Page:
The Throwback Special by Chris Bachelder:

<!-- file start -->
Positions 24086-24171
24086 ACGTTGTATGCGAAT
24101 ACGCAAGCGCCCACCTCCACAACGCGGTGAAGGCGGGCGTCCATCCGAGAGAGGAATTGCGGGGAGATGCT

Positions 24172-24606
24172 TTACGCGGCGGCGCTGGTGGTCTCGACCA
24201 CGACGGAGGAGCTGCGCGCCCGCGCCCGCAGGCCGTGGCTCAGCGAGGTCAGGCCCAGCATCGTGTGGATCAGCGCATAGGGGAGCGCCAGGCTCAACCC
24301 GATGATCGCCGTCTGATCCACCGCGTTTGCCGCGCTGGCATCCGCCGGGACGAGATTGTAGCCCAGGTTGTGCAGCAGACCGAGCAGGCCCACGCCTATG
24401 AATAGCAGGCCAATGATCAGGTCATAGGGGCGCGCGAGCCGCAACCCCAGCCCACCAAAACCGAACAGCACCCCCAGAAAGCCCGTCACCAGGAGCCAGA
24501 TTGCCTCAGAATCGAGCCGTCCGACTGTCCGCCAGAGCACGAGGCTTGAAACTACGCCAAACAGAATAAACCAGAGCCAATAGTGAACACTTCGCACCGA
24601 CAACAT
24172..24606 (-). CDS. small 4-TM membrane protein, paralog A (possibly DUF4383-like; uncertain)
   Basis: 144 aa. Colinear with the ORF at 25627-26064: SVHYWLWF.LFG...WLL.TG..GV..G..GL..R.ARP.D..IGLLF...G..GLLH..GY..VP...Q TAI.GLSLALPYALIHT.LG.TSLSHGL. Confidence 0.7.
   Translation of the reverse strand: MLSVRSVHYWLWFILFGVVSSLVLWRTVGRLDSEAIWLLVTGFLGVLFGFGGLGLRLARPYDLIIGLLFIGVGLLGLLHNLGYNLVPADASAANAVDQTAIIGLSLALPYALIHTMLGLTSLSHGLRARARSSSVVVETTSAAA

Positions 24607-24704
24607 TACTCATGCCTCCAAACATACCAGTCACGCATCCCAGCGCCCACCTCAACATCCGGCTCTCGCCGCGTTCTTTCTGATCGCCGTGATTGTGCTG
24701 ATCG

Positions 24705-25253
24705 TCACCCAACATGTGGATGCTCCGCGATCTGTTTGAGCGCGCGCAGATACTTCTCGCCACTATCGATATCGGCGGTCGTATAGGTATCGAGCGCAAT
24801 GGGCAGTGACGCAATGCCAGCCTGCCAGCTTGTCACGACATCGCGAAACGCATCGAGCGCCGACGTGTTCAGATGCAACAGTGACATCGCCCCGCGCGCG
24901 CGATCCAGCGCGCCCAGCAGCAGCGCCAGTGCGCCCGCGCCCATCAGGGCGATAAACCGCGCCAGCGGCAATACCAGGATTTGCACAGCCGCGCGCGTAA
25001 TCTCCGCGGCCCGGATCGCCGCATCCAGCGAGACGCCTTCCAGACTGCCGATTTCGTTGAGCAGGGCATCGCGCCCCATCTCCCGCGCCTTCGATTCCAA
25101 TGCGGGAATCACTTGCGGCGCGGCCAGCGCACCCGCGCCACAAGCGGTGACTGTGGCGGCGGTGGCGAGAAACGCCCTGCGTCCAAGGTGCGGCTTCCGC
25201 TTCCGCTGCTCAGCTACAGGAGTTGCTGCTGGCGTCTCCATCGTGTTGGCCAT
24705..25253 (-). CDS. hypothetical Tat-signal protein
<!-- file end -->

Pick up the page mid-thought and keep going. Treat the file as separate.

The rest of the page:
Gear exchange was a chaotic and inefficient and lengthy and primitive process. Over the years there had been several sensible, even elegant, proposals for a more orderly exchange, but each had been ignored. As they did every year after the lottery, the men now roamed hallways with helmets, shoulder pads, and uniforms, searching for the men who required their gear, as well as for the roaming men who had the gear that they required. The cumbersome burden of the equipment was essential to the rite, as was the notion of quest, as was the act of bestowal, as was the inebriated sociability among fellow wanderers. “I hate to say it about my own kid,” Nate told Vince in the stairwell, “but he’s about the sickliest little thing I’ve ever seen.” In the fifth-floor hallway, Robert, having received downstairs the pristine Jeff Bostic gear from Randy, bestowed his Harry Carson gear upon Nate. “Carson,” Nate said, wiping his palms on his pants. Robert could hardly expect Nate to notice the mended chinstrap. In fact, if Nate noticed the chinstrap, it would probably mean Robert had not repaired it well. And he had repaired it well. When Robert was a child, his father had told him that there is never a need to draw attention to one’s own accomplishments. People notice a job done well, his father had said, but in Robert’s experience that had not been true. What people notice is tardiness, failure, moth damage. Robert’s father had been a corporate whistleblower who was pilloried in the press. He now lived alone in rural Illinois, where he sat erectly in a folding chair, listening to police scanners. He carted around an oxygen tank, but still had the power to humiliate Robert.